Fish lovers and community boosters in East Pierce County have taken a big step in making sure the fish hatchery on Clarks Creek will remain a community asset for years to come.
The “Save our Puyallup Hatchery” effort that started up this spring with the news that the state Fish and Wildlife Department was in negotiations to lease the aging hatchery to a for-profit seafood company has formally established a non-profit group to keep the fish ponds in public hands.
The Puyallup Historical Hatchery Foundation formed this month with the task of raising money and support to operate the trout hatchery that sits along the Clarks Creek tributary of the Puyallup River. Plans are in the works to gather interest groups that include Puyallup School District, university environmental programs linked to Washington State University and University of Washington, naturalists, fishing groups, historical groups, the Puyallup Tribe, state and local officials as well as volunteers. Their goal is to piece together an operational plan so that the hatchery stays open, productive and remains an educational center for surrounding school groups as the state seeks ways to trim costs however it can while budgets continue to get slashed in the down economy.
“We have got a lot of energy,” Puyallup City Council member and effort organizer Steve Vermillion said.
The general concept of the foundation is to mirror a similar effort in Issaquah, which is known for its Salmon Days activities each year and the nonprofit group that organizes the effort. The specifics of how ownership or operations of the hatchery trout raising are all in the works as the foundation steps out of its organizational phase to one of public outreach.
The state Department of Fish and Wildlife has backed away from lease talks with Portland-based Pacific Seafood following the initial public outcry and is now letting the newly formed foundation explore options. No timeline has been established but the state is clearly eager to shed costs where it can through partnerships in the works for Clarks Creek.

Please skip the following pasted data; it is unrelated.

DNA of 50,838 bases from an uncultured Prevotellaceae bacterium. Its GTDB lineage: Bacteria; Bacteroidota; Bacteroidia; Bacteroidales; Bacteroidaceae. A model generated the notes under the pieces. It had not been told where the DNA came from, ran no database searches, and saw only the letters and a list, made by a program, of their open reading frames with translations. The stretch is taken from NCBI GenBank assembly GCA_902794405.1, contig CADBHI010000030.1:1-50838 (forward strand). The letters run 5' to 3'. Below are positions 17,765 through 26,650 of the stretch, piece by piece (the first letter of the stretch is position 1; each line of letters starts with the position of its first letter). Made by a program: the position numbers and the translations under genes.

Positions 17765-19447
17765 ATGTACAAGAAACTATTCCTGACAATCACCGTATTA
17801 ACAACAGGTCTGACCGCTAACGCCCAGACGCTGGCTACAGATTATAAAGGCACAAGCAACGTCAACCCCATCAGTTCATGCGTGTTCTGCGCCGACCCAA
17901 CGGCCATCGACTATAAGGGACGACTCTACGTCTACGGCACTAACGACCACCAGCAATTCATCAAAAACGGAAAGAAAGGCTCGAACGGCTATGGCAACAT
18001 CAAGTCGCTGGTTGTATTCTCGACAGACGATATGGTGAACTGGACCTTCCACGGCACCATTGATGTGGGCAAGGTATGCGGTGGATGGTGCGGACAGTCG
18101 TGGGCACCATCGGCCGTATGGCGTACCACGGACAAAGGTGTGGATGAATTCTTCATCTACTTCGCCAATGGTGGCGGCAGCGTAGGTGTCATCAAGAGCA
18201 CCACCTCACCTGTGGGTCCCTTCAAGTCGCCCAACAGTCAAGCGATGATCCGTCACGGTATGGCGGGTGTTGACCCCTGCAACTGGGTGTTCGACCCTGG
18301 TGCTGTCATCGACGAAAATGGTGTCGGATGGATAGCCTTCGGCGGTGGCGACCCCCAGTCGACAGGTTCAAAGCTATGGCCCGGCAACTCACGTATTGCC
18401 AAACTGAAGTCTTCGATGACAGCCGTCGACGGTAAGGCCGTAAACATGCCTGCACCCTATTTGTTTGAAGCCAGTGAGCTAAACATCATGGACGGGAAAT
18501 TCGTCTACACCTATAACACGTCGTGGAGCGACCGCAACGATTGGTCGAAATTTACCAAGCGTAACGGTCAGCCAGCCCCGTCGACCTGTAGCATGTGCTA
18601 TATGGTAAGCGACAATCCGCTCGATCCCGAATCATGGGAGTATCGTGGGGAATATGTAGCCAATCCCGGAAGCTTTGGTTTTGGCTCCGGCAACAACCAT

The hatchery produces some 270,000 trout each year that are then released into sport fishing lakes around Puget Sound. But the 66-year-old facility needs about $2 million in renovations at a time when budgets are tight. One effort to fund those renovations involves seeking national, state and local designation of the hatchery as a historical landmark, which could boost its chances of getting grant dollars. Foundation volunteers are working on filing paperwork on those fronts.
Educational partners are also being sought to formalize programs that already exist in the form of school fieldtrips and student outings to the hatchery. That leaves the last question – who will actually operate the hatchery – unanswered. The Puyallup Tribe seems a natural partner, Republican 25th District Legislator Bruce Dammeier said.
“The tribe has the most expertise,” he said. “They would be a natural partner for the operational side of things.”
Earlier this year the Puyallup Tribe had sought to buy or lease the hatchery to produce steelhead and Chinook instead of trout, and has expressed interest in working with the state or community groups to see if a partnership could be found. The state, however, had already turned down the tribe’s proposal because wildlife officials wanted the hatchery for trout production. The state is obligated under a 1989 agreement with the tribe to find ways to boost steelhead production on the river.